A holiday dream – the poinsettia
By Ralph E. Mitchell
What seasonal plant better rings in the Holiday than the Poinsettia! Botanically known as the Eurphorbia pulcherrima, this holiday charmer has a rich history that equals its brilliant color.
The Aztec’s called this plant “cuetlaxochitl” and used it in their fall celebrations. Fast forward in time and Joel R. Poinsett, United States Ambassador to Mexico, introduced the plant to the United States in 1825. “The most beautiful Euphorbia” or Eurphorbia pulcherrima, was well on its way to becoming a botanical and economic success story. By 1836, the plant was known by the common name poinsettia in honor of Ambassador Poinsett. After extensive work and marketing in the plant industry including the famous Paul Ecke Ranch, the poinsettia is now an indispensable part of the Holiday season. A 2018 report showed that U.S. poinsettia sales had reached $149 million.
Poinsettias are actually woody tropical perennials with colorful bracts in shades of red, white, pink, and assorted novelty multicolor types with spots or blotches. The modified leaves or bracts are the colorful portion of the plant. The actual flowers are insignificant – small green and yellow structures in the center of the bract cluster. Selection of an individual plant will of course vary with your particular color desires. Poinsettias may be multi-stemmed or single-stemmed; some are even trained into a tree-form. Regardless, make sure that the plant is not broken and check for insects (especially whiteflies) and diseases before purchasing.
While we may think of the poinsettia as a pot plant, keep in mind that it does make a suitable subject for outdoor culture in our area. After you have enjoyed your poinsettia for the Holiday, harden it off in preparation for planting outdoors by slowly acclimating it to the outside environment. Select a full-sun planting site that will provide a moist, well-drained soil. Very important item – locate a spot that is not near artificial light sources such as streetlights or light from windows. If the dark period required for setting flowers is interrupted, flowers will form late or not at all. Flower buds are usually set by early October under the influence of longer nights.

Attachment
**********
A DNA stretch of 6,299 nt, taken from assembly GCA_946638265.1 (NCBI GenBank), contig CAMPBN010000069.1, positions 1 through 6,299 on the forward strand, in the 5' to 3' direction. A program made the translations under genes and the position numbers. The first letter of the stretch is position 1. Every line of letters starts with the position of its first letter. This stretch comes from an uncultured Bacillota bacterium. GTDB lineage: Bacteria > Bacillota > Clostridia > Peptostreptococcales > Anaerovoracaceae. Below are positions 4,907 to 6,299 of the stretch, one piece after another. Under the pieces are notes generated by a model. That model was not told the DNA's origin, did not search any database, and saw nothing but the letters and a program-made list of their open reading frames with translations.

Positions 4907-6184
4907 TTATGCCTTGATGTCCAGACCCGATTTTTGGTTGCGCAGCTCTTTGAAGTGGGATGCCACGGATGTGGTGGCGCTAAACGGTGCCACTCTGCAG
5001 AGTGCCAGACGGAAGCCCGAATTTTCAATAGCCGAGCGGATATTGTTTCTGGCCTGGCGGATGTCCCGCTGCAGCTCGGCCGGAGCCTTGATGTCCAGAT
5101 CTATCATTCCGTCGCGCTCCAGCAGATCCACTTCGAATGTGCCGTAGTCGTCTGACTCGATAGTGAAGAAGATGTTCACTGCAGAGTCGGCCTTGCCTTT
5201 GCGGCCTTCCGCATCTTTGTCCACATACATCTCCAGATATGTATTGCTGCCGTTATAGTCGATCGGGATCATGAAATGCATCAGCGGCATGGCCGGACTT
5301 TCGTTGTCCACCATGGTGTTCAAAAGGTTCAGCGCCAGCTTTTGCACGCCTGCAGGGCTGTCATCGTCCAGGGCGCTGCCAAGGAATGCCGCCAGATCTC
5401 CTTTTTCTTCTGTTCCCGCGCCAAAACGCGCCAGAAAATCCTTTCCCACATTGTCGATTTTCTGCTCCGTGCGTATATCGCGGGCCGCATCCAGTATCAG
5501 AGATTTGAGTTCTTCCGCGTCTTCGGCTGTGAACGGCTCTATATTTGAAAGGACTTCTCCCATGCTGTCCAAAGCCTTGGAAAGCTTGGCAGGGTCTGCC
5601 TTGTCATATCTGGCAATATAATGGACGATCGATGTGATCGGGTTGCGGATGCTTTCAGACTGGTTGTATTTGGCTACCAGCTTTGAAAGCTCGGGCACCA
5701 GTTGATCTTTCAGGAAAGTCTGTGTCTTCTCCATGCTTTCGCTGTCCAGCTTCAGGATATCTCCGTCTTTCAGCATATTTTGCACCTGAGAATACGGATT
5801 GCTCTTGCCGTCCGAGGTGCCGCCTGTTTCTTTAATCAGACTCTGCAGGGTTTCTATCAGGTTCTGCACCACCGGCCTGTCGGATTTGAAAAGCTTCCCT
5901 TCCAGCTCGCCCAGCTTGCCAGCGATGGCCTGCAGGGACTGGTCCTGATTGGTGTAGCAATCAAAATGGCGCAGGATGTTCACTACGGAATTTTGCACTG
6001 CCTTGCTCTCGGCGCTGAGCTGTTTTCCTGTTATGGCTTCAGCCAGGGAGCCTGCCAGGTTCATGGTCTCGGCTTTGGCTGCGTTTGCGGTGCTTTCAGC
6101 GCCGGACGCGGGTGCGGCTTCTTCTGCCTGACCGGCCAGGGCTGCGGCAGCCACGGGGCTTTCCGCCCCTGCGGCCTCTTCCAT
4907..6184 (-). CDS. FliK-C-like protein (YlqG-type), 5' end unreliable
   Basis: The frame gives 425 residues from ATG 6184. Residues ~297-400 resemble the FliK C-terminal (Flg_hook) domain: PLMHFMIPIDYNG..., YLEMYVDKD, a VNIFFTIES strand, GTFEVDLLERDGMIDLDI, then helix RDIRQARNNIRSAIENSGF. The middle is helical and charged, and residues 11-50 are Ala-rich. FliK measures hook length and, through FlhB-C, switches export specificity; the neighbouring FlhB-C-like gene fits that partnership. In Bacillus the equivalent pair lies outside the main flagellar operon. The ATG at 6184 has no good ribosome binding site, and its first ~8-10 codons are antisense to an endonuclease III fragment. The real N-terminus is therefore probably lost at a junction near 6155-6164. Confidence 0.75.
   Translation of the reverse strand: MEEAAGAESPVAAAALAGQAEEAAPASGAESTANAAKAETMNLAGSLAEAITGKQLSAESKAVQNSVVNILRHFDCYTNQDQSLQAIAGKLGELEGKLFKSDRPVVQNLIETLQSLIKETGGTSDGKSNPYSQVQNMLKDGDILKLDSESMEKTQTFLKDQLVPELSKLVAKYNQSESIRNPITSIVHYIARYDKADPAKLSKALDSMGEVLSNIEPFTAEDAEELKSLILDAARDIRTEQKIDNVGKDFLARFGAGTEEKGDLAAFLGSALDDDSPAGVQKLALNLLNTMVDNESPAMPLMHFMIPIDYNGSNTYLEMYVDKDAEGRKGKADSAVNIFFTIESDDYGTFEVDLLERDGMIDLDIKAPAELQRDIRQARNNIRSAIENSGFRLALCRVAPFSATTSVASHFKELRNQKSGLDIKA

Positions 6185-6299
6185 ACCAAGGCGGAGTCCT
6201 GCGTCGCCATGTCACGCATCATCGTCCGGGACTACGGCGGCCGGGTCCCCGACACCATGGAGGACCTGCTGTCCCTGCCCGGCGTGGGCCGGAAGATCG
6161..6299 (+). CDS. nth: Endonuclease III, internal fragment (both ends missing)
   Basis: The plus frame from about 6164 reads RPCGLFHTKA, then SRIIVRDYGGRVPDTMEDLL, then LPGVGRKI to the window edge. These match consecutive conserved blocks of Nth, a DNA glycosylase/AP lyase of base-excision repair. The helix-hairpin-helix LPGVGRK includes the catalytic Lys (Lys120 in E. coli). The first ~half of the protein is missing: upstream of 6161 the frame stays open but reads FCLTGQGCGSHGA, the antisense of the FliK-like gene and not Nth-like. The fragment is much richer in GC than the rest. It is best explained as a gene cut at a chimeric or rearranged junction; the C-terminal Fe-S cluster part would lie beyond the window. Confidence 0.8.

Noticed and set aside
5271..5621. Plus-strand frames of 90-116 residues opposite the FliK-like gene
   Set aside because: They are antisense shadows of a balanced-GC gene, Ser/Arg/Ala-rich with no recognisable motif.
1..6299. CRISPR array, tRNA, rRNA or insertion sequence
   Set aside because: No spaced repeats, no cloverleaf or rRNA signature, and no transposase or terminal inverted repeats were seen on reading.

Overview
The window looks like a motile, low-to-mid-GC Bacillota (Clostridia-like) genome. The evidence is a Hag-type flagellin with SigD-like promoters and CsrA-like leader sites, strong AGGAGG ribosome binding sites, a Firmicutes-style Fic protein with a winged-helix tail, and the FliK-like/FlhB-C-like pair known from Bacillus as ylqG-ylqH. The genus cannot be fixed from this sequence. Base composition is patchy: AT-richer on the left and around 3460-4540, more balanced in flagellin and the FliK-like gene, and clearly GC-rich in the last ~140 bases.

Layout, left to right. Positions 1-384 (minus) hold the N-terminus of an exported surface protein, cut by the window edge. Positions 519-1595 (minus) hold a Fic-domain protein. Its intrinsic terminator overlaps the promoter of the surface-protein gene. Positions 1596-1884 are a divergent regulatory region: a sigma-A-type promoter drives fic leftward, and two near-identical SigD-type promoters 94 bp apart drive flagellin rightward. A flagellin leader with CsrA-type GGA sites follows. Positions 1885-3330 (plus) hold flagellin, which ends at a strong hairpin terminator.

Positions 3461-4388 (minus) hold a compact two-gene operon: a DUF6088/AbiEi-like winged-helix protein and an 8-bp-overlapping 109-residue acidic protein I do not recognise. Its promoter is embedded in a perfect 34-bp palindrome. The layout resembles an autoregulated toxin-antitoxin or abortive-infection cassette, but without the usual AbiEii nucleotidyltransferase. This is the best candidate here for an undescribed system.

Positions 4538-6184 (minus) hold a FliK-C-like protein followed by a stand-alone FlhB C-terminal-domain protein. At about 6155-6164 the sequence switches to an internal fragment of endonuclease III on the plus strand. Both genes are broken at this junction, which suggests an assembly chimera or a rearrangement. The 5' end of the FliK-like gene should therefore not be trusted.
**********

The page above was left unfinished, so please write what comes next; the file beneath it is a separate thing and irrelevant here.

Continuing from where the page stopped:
Pruning will also help develop a bushy, attractive plant. Prune poinsettias back to about eighteen inches in the early spring. Pinch new growth when it reaches twelve inches back so that there are four leaves left per stem. Repeat this process until September 10th and no later. There must be enough time for this final growth to mature before setting buds.
While poinsettias are very sensitive to cold, if freeze damage occurs, prune out the truly dead portions in March. The remainder of the plant should recover without a problem.
Also, poinsettias are not as poisonous as had been previously reported. Some people however are mildly allergic to the sap.
Pick up one or more poinsettias this season. Not only can you treasure the blooms during the Holidays, but also have a decent tropical shrub that will be ornamentally useful for years to come! For more information on all types of Holiday plants, or to ask a question, please visit https://www.facebook.com/CharlotteMGLifeline/. Ralph E. Mitchell is the Director/Horticulture Agent for the UF/IFAS Charlotte County Extension Service. He can be reached at 941-764-4344 or email@example.com.
Don’t forget that Florida-Friendly Landscaping™ is a program that our office encourages as it promotes planting the “right plant in the right place”, water conservation, common sense pest management, sensible use of fertilizers, composting, etc. that help develop a sustainable landscape. For more information on this important, over-arching program, please contact Sara Weber, FFL Education-Training Specialist, at Sara.Weber@charlottecountyfl.gov .
Park Brown, S. (2020) Poinsettias at a Glance. University of Florida Cooperative Extension Service, IFAS.
Frank, M. (2020) Five Facts About the Poinsettia – UF/IFAS Gardening Solutions.
The History of the Poinsettia (Paul Ecke Ranch), 2016.
Poinsettia Day. http://www.poinsettiaday.com/history.html